While service may be going downhill, the beaches definitely are not. We are very happy to report that Pointe Tarare is under the watchful eye of "the cleaner of the beach," a man who is also a member of an international naturism group. He has provided clean cans for cigarette butts and walks the beach to tell newcomers of the plans to keep the beach clean by having the people who use it take out their trash with them. It is very successful, we are happy to say. A ban on overt sexuality is also enforced, making the beach much more comfortable.
Unfortunately, the beach itself has been scoured. It appears to us that the reef offshore from the little bay was broken, so the waves from the Atlantic come right in now, instead of being stopped by the reef. The beach is considerably narrower, with some higher waves cresting onto our feet.
Anse Ste. Margueritè was recommended to us as a good place to snorkel. We dropped by, but we have some hesitation about the snorkeling. It is on the Atlantic Coast of Grande Terre, more or less protected from the waves by outlying reefs. There were lots of tide pools and shells. The beach is not wonderful, with no trees and lots of trash; not much sand, as the grass grows right up to the high tide line. There were a couple of people out snorkeling, but they looked like they were looking in the nooks and crannies of coral structures for octopuses and the like. As a result of the reefs there probably is good snorkeling, but we do not recommend Anse Ste. Margueritè for average swimmers.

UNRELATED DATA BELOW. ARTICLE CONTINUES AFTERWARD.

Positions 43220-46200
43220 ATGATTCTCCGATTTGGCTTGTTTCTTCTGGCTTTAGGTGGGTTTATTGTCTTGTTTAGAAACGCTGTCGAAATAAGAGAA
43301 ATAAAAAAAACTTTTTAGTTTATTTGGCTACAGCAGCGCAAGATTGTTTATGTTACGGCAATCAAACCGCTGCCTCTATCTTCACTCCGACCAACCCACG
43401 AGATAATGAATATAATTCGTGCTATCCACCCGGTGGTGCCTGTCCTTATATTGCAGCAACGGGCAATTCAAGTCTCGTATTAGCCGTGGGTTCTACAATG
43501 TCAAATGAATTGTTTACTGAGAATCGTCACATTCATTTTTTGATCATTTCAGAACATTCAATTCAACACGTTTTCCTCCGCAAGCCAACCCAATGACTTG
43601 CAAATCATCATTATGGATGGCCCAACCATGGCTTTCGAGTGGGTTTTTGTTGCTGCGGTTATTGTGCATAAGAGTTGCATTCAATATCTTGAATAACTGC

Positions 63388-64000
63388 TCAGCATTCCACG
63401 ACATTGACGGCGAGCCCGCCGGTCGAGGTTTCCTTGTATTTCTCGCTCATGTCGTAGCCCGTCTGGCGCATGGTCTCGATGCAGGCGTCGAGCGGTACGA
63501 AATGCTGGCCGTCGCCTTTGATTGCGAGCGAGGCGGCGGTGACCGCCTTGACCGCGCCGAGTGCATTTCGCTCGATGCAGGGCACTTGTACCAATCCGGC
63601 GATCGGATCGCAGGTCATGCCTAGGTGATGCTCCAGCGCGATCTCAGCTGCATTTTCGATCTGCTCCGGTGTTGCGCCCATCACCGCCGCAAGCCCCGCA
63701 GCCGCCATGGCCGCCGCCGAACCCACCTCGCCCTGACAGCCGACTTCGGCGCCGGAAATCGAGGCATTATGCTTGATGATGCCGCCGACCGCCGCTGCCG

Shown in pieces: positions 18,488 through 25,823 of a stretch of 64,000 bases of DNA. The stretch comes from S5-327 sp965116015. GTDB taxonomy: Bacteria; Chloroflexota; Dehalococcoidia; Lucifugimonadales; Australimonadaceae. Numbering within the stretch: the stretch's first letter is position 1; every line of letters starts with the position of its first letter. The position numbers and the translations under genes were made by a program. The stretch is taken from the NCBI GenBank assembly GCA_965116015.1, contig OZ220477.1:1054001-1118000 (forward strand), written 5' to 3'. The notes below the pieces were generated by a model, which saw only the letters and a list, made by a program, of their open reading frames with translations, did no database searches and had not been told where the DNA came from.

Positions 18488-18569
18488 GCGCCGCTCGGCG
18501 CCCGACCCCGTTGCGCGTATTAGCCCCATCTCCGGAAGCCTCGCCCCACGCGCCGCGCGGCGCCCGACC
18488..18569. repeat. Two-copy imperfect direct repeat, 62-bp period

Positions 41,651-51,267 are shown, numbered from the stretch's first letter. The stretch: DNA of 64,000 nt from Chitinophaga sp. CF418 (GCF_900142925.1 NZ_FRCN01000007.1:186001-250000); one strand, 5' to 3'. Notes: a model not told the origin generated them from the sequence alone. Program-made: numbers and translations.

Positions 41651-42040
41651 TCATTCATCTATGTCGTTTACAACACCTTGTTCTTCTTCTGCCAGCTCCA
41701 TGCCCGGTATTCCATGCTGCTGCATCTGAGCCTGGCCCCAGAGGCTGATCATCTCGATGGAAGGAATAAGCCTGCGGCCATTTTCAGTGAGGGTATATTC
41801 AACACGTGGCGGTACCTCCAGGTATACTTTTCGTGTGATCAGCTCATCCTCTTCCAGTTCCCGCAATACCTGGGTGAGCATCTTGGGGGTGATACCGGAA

Anse Maurice is within walking distance of Anse Ste. Margueritè, but it takes awhile longer to drive there along the coast. Anse Maurice has sandy beaches with shade, a small snack shop, and lots of shade. It appears to be better protected from wave action than Anse Ste. Margueritè, so we recommend it for sunbathing and dabbling in the water.
Back on the Caribbean side, we also dropped by Plage de Bois Jolan, a very long beach. Plage de Bois Jolan is between Ste. Anne and St. François. The end nearest Ste. Anne was less interesting that the end towards St. François. This is clearly a family beach much used by locals, with infants, toddlers, and children roaming the beach and waters.
Our comments on other beaches remain valid, so drop by our 1996 and 1998 reports for more information.
As always, if you have any objections, corrections, suggestions, or questions, drop us a line via Cyber Poste.
The Mraur Cyber Poste stamp is Copyright © 1995 by Jim Felter and is used with his kind permission. For more of his work, please drop by
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